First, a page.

How to shop, find things you love and not bust your budget.
Today I’d like to share with you my 7 best tips for shopping successfully so that you can treat yourself to some lovely spring pieces that make you feel fabulous.
Earlier this month I had the pleasure of shopping with the lovely Alison Harpin of The Beauty Cabin. Alison is typical of the women I work with in that she doesn’t enjoy shopping for clothes, finds it difficult to spend money on herself (she is a single mum) and doesn’t always love what she sees reflected in the mirror.
We spent some focussed time together in advance of our shopping day to establish her style prescription – that is the colours, cuts and style of clothes that work best for her. Then, armed with her shopping wish list, her budget and her style blueprint, we hit the shops.
When I take a client shopping, I see it not only as a chance to find them some wonderful outfits, but also a ‘training’ in how to shop with their new-found style rules. This means that once we have said our goodbyes, I know that they are more confident about spotting clothes that are likely to work well and be happier creating flattering outfits that make them feel fab.
1. Know your budget.
Alison was worried that her budget would be too small. She had £275 to spend on the day. The amount of money you are able to spend is important to be aware of for many reasons. Some practical, and some emotional.
Your budget will determine which brands to browse and how much you can buy, so ideally your list will have been made thoughtfully with your budget in mind.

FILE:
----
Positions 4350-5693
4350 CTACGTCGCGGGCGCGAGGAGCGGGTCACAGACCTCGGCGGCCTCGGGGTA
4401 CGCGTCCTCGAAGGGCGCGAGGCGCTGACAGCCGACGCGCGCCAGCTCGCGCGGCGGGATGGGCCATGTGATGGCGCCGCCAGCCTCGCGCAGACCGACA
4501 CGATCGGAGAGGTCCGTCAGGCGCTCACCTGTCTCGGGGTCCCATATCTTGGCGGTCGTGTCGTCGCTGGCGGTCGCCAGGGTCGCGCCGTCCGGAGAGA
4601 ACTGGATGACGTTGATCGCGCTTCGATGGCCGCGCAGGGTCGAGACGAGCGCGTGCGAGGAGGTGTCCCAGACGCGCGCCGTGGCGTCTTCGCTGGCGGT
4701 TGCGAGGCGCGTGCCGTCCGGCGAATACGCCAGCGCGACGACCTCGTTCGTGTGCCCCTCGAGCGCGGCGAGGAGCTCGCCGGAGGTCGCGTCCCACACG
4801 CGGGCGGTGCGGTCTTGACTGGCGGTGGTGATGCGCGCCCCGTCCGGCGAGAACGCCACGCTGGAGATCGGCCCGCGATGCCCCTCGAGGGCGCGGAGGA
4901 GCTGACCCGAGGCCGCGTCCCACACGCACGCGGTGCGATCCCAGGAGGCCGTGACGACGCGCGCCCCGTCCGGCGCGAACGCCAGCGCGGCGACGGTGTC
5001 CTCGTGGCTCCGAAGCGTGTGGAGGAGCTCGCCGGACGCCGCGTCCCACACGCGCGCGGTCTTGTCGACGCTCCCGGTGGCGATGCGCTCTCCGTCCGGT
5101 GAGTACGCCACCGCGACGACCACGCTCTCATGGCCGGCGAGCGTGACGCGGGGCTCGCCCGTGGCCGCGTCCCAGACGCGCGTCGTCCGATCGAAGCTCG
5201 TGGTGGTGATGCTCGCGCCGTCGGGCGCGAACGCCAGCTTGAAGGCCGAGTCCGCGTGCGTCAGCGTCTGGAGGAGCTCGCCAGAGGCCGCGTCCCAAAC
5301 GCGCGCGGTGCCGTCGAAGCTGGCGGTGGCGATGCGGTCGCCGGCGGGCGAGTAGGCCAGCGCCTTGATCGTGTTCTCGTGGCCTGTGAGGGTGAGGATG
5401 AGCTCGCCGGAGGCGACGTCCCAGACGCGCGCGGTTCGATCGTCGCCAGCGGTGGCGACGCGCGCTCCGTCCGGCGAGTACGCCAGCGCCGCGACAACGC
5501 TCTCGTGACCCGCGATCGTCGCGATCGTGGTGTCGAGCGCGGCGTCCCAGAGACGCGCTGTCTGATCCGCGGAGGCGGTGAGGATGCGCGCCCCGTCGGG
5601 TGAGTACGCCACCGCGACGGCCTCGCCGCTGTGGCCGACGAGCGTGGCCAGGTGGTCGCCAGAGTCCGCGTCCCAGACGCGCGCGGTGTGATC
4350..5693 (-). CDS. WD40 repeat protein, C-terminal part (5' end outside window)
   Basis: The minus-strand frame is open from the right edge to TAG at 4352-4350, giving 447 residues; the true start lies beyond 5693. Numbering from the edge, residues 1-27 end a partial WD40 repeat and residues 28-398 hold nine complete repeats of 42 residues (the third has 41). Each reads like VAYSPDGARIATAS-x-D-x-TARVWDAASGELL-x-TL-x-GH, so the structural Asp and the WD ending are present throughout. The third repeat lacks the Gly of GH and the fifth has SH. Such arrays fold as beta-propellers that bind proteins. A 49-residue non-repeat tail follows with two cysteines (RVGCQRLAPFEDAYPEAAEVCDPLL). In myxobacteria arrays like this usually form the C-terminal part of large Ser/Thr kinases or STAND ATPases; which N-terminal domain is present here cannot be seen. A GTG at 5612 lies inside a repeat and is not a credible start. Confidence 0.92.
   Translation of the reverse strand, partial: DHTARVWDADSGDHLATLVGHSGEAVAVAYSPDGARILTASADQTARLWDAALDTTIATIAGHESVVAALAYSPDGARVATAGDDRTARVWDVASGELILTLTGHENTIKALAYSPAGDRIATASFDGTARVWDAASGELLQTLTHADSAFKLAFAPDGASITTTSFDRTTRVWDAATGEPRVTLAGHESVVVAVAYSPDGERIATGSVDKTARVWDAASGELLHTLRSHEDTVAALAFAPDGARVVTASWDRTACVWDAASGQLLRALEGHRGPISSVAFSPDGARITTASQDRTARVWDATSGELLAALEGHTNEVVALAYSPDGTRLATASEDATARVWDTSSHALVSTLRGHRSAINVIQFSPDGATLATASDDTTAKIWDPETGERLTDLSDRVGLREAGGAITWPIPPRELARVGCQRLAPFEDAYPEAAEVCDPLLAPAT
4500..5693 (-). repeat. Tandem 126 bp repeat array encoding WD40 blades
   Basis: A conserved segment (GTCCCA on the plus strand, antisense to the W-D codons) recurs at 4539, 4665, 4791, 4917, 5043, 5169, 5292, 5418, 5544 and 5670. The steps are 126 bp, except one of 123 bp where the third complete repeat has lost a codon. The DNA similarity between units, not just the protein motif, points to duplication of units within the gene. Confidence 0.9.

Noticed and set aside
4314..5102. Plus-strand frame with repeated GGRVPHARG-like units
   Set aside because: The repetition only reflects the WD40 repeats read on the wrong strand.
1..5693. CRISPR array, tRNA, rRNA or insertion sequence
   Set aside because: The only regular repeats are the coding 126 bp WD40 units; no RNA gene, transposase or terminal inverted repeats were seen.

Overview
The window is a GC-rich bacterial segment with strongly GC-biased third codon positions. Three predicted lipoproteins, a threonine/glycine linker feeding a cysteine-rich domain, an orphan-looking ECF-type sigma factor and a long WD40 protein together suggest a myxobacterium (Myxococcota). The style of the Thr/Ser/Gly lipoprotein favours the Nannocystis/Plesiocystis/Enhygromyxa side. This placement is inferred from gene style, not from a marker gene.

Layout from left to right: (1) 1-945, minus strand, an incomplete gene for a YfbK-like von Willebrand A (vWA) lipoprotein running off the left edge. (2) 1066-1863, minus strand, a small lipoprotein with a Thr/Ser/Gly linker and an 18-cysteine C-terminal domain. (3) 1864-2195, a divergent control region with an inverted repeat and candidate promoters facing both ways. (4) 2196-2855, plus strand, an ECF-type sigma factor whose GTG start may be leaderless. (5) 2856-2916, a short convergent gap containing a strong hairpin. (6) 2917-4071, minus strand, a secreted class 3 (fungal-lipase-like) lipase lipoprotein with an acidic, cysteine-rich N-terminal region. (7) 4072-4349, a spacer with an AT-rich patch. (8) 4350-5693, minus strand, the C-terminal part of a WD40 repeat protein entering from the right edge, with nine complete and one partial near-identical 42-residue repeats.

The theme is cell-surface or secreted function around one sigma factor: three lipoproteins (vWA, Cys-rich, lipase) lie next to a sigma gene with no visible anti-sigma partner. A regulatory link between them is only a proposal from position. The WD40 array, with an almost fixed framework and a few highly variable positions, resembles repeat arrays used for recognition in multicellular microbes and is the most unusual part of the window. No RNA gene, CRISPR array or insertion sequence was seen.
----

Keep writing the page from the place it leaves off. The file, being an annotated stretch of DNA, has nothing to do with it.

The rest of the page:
Have you ever come home from a shopping trip full of buyers remorse? I know I have. That awful feeling of guilt that you’ve spend so much on yourself when there are so many more ‘important’ things that need addressing?
My solution to this is to try to understand that you do deserve clothes. You are quite entitled to have outfits that make you look and feel good. The knock on effect of this is more far reaching than you could imagine (more on this later!). What isn’t helpful, is buying armfuls of tat that you never wear – or armfuls of any-priced clothes for that matter…then the guilt is justified!
2. Make a list.
If you know what you need, you are more likely to find it. I don’t mean that you’ve decided you need a hip-length bottle green, half sleeved top with a pocket on the left chest. That is WAY too specific and you are unlikely to find – resulting in you feeling frustrated. But knowing that you need a couple of new work outfits or some new casual pieces to wear on a day to day basis that don’t make you feel —-scruffy/dowdy/mumsy…insert your word. Remember to be realistic in your list budget-wise. If you need loads and your budget is tiny, you’ll need to prioritise and consider what will make the biggest difference to your life today. Sometimes this is upgrading your basics (jeans, t-shirts, jumpers).
Alison’s list looked like this:
- Summer coat
- Trousers/shorts or jumpsuits